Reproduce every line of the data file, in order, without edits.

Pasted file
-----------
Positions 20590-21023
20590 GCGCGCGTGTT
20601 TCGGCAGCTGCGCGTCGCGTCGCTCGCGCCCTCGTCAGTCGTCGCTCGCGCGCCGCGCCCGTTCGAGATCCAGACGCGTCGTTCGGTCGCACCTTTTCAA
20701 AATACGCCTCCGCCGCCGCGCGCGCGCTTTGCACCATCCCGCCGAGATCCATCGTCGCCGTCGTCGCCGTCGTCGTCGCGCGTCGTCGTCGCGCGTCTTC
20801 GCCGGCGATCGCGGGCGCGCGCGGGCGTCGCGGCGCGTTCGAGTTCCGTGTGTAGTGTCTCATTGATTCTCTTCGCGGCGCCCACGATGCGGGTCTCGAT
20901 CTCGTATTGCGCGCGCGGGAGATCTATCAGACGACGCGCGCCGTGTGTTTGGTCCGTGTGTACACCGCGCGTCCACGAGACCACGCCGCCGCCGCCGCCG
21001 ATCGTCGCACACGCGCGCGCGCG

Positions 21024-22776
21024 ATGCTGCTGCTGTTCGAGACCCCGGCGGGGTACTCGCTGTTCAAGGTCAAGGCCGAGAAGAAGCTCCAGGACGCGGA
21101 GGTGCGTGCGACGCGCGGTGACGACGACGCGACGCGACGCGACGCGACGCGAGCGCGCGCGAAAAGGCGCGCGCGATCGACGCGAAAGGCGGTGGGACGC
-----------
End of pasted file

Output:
Positions 20590-21023
20590 GCGCGCGTGTT
20601 TCGGCAGCTGCGCGTCGCGTCGCTCGCGCCCTCGTCAGTCGTCGCTCGCGCGCCGCGCCCGTTCGAGATCCAGACGCGTCGTTCGGTCGCACCTTTTCAA
20701 AATACGCCTCCGCCGCCGCGCGCGCGCTTTGCACCATCCCGCCGAGATCCATCGTCGCCGTCGTCGCCGTCGTCGTCGCGCGTCGTCGTCGCGCGTCTTC
20801 GCCGGCGATCGCGGGCGCGCGCGGGCGTCGCGGCGCGTTCGAGTTCCGTGTGTAGTGTCTCATTGATTCTCTTCGCGGCGCCCACGATGCGGGTCTCGAT
20901 CTCGTATTGCGCGCGCGGGAGATCTATCAGACGACGCGCGCCGTGTGTTTGGTCCGTGTGTACACCGCGCGTCCACGAGACCACGCCGCCGCCGCCGCCG
21001 ATCGTCGCACACGCGCGCGCGCG

Positions 21024-22776
21024 ATGCTGCTGCTGTTCGAGACCCCGGCGGGGTACTCGCTGTTCAAGGTCAAGGCCGAGAAGAAGCTCCAGGACGCGGA
21101 GGTGCGTGCGACGCGCGGTGACGACGACGCGACGCGACGCGACGCGACGCGAGCGCGCGCGAAAAGGCGCGCGCGATCGACGCGAAAGGCGGTGGGACGC